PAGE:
Rob Biddulph and Chris Judge talked together about their work; picture books which explore adventure, friendship and over coming loneliness.

We did some time-traveling with Anna Carey ( The Making of Mollie) and Lucy Adlington (The Red Ribbon), who spoke about the unexpected part the women play in history. With engaging female characters, the shifting social constructs through the Edwardian streets of Dublin and the atrocities of the Holocaust, both of these authors have fascinating and unexpected information teaming through their novels for young adults and teens. Both are on my 'must-read' authors list. Their historical fiction for young people is riveting, exciting and thought-provoking.

Shane Hegarty, Cecelia Ahern and John Boyne are all Irish authors who travel between writing for adults and writing for young people. In their conversation, they explored the paths and pitfalls that navigating these routes send them through.
We ended the afternoon with the most wonderful, amazing writer for children I could think of...Kate DiCamillo. Kate describes herself as "an enormously lucky person person who gets to tell stories for a living." She talked a bit about her life as an incredibly shy child and related one incident that ended with a phrase from a woman she encountered in a glass-bottom boat that has stuck with her ever since; "Oh my....this world." Through her books,we see the world and the world inside our world...we see each other. From Because of Winn-Dixie to Raymie Nightingale, Kate DiCamillo has enchanted us all with this wonder. She cannot write a bad book...I suggest you read them, if you haven't already.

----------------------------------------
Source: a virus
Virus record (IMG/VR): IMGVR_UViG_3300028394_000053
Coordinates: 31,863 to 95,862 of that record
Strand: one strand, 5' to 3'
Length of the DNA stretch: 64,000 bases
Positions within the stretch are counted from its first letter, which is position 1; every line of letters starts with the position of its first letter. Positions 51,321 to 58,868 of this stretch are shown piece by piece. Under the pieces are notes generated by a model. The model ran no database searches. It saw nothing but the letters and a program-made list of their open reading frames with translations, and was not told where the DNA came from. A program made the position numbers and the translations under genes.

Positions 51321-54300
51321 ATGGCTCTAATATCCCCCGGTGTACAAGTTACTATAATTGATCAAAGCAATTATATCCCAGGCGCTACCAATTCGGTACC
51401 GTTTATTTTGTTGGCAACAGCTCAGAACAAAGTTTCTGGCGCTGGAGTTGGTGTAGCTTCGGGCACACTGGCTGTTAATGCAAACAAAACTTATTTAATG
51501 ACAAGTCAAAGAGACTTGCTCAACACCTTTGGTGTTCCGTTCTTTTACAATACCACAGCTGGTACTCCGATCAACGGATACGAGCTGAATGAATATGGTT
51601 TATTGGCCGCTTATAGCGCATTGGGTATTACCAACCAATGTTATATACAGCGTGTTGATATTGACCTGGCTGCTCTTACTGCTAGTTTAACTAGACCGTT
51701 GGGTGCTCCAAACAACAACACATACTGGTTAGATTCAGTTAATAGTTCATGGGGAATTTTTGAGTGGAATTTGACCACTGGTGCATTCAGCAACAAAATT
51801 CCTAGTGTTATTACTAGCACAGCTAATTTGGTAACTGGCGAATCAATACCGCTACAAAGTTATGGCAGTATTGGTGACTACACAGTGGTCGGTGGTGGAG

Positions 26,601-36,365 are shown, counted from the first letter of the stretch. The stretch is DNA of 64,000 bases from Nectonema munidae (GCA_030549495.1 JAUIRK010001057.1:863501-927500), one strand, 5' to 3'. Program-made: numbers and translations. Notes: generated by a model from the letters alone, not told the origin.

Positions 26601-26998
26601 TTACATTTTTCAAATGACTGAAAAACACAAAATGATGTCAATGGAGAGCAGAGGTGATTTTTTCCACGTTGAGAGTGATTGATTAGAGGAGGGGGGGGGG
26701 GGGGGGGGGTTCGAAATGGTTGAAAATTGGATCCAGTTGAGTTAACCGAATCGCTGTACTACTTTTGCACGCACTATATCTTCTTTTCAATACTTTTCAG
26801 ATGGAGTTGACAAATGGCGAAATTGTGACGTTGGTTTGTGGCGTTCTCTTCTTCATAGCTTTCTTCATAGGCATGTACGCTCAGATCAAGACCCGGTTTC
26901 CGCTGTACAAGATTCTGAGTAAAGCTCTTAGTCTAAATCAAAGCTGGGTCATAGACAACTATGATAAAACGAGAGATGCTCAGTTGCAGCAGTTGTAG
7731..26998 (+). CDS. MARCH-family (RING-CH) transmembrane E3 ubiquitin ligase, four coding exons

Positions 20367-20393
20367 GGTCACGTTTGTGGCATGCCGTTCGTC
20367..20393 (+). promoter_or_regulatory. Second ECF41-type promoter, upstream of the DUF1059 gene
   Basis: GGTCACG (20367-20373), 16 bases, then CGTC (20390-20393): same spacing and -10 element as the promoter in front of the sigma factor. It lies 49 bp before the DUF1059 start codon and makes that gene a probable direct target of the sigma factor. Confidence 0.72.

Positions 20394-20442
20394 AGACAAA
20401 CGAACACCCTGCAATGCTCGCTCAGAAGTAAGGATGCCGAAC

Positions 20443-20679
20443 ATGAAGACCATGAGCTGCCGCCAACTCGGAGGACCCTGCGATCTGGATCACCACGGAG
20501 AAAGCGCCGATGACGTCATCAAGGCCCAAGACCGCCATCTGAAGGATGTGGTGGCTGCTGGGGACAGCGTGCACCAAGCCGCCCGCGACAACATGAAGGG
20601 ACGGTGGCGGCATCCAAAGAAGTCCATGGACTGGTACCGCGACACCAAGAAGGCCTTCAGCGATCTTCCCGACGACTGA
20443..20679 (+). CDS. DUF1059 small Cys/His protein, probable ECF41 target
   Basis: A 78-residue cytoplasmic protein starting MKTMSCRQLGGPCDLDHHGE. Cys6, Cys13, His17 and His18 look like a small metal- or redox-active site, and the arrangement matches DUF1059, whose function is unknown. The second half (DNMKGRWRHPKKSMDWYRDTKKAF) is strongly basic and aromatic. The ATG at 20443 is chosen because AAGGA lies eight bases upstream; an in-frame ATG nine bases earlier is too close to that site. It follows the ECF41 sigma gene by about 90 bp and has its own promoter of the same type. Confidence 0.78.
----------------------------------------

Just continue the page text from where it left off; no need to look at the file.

Day two...
Joseph Coelho was a fantastic way to begin a new day. His lively performance poetry woke us all up and got our attention as he spoke about the childs' 'natural propensity for poetry'...that, frequently, they don't even realise they have. It's all in the approach and his approach is outstanding! His new picture book, Lulu Loves Library Day (illustrated by Fiona Lumbers) talks about the joy of a little girl as she spends library day with her Dad...they explore the shelves and find magic, and reassurance everywhere.
Of course, every year CBI  brings in 'New Voices'; those authors in Ireland who have emerged over the last 12 months. Each has just 5 minutes present their work! This year, we were treated to Amanda Bell, Sarah Carroll, Orlagh Collins, Sadhgh Devlin, Meg Grhan, John Kane, Jane Landy, Sinéad O'Hart and Mary Watson.

Dragon Loves Penguin...a wonderful story about love and belonging

Debi Gliori is the author and illustrator of over seventy picturebooks; and that doesn't include her novels for young people. She has five children of her own. Her writing/illustration make for incredibly heart-warming and reassuring reading for all ages, while exploring the side of life that can be troubling. Debi talked about how personal representations of big issues can bring a more active communication...and bring great joy.
Her books talk about love, hope, the environment, family life,
The Trouble With Dragons